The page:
Cape Town - Minister of Tourism Derek Hanekom said he was deeply saddened and disturbed when he heard of the fatal robbery at the popular Sakhumzi restaurant in Soweto at the weekend.
The 60-year-old manager the manager Kwezi Hudson of the Sakhumzi restaurant in Vilakazi Street, Soweto, was shot dead during an attempted robbery, police said. Two men entered the restaurant around 00:30 on Sunday morning, when the employees were closing up and allegedly shot Hudson after he refused them entry - see News24's report here.
The incident came as a big shock to the Vilakazi Street community, as well as thee tourism industry as a whole.
Hanekom states the Department of Tourism would work together with provincial and local authorities, the community and businesses in the area to enhance safety in the vibrant precinct that has become an iconic magnate for tourists from across South Africa and the world.
"I would like to express my condolences to the family of Mr Kwezi Hudson on their loss, and to the owner Mr Sakhumzi Maqubela."
'Vilakazi Street has enormous significance for our country'
“Vilakazi Street has enormous significance for our country and for the world. The families of Nelson Mandela and Desmond Tutu lived here. Vilakazi Street is the home of our liberation struggle leaders and Nobel Prize laureates.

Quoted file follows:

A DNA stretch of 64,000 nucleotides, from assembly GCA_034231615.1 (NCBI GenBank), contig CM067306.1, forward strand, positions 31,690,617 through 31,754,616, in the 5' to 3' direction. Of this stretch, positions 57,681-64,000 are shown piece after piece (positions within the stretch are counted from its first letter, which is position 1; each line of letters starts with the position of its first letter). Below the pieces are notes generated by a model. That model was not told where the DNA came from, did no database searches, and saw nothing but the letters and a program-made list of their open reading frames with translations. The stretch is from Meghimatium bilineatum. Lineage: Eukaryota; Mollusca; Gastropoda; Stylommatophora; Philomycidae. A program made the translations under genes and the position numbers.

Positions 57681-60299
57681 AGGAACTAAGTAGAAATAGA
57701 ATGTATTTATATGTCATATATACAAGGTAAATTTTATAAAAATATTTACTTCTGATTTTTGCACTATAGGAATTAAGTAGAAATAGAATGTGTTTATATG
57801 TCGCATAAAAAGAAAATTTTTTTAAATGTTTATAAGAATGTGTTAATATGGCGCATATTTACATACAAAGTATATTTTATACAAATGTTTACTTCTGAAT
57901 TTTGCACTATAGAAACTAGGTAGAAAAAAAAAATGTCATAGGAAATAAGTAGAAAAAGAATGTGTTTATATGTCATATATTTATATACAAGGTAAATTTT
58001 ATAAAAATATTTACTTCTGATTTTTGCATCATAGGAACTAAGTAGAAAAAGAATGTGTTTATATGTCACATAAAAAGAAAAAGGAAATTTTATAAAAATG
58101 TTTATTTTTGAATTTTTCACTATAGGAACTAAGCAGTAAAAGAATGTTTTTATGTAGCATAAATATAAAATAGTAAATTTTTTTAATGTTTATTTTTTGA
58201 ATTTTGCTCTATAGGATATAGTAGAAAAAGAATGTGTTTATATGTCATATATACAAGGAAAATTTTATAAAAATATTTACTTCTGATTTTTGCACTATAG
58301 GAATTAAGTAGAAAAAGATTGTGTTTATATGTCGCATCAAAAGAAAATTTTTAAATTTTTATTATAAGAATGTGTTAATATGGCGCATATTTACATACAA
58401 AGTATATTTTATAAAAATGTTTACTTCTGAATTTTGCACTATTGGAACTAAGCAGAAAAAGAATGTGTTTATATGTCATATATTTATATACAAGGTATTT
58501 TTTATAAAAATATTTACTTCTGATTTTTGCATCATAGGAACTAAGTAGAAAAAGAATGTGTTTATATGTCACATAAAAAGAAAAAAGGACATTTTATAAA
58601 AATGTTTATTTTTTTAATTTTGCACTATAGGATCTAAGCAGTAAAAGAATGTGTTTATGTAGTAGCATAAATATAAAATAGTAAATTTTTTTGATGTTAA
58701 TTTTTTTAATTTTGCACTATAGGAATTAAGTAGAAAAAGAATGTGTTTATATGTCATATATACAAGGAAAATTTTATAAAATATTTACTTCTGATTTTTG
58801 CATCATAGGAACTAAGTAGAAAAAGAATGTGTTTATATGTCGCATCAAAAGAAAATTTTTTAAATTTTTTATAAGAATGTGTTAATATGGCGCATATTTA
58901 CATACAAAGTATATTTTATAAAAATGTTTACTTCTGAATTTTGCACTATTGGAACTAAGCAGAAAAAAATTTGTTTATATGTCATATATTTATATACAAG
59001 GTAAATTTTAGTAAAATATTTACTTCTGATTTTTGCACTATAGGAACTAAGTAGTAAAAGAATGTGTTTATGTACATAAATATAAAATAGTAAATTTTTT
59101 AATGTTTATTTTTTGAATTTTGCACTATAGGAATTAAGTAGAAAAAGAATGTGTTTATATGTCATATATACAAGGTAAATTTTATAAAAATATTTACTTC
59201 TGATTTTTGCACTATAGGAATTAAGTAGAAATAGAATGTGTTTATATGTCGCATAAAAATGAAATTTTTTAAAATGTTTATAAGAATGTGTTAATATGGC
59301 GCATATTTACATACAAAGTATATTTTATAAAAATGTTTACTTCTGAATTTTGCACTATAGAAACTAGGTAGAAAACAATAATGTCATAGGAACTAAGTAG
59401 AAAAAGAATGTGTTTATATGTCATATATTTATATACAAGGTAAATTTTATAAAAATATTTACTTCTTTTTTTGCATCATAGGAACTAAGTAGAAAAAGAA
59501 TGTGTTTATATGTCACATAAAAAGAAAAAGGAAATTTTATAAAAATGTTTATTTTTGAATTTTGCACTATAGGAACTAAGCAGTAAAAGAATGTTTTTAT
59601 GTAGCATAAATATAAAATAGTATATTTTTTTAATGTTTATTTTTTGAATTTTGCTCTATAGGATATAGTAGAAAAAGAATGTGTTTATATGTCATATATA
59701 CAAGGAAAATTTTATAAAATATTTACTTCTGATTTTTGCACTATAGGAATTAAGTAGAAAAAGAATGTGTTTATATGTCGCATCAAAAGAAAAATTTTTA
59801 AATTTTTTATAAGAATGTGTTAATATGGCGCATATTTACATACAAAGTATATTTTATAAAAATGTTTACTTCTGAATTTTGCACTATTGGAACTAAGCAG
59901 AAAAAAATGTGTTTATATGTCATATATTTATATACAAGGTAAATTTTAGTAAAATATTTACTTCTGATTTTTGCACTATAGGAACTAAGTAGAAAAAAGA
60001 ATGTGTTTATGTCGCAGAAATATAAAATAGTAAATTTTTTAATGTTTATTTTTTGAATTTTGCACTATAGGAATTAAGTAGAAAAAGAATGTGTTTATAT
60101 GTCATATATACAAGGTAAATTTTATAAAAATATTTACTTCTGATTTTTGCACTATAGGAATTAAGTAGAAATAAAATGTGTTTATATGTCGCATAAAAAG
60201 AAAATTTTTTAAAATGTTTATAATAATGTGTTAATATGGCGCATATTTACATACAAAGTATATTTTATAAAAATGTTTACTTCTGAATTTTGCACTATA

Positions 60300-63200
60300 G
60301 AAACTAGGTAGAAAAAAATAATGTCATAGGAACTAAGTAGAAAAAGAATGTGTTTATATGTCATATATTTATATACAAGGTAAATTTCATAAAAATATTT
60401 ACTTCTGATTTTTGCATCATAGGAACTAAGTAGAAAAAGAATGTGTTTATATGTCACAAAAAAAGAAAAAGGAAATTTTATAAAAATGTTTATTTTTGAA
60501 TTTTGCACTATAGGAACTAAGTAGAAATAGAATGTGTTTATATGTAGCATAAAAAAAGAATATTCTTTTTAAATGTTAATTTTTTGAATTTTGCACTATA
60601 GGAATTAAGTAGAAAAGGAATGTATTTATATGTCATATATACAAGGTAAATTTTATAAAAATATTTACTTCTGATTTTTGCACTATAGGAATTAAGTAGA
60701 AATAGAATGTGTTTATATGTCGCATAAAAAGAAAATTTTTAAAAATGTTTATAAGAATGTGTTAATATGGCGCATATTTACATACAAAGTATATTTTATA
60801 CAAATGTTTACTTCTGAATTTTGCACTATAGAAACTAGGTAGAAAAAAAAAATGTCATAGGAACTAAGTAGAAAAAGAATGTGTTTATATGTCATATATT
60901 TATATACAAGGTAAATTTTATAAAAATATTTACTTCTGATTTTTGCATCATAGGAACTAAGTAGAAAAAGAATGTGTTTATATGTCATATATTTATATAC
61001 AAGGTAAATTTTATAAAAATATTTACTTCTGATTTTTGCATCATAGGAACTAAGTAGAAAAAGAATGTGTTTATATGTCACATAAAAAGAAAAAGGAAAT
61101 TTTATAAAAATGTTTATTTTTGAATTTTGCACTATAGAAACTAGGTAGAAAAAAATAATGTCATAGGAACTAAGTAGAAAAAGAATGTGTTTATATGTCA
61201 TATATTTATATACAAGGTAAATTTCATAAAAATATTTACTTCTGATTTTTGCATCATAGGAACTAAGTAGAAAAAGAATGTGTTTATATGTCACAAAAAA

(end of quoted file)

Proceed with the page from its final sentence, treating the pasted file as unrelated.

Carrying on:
“It is essential that the community around Vilakazi Street, tourism business owners and our visitors are safe in this precinct.
“There can be no better tribute to those who have fallen victim to crime, and to all those who fought for our freedom, than to support the development and improvement of this area,” says Hanekom.
'No better tribute to victims'
In recent years there has been a move to establish a number of regular events within the township that has played such a prolific part of South Africa's history.
The Soweto Wine and Lifestyle Festival started to evolved into a weekend of fun, fashion, innovation, food and wine since 2005, establishing Soweto as a tourist destination and inspiring the launch of sister wine events in Gugulethu, KwaMashu and Mozambique. The next one will take place on 3 to 5 March, 2017.
This past December also saw the long overdue Abantu Book Festival held in Soweto, celebrating and featuring African authors. Meaning people, the Abantu Book Festival centres its vision on creating a vibrant culture of reading in Soweto. The festival is said to be the first of its kind and magnitude in South Africa, not just in terms of location but to centre black writers and readers.
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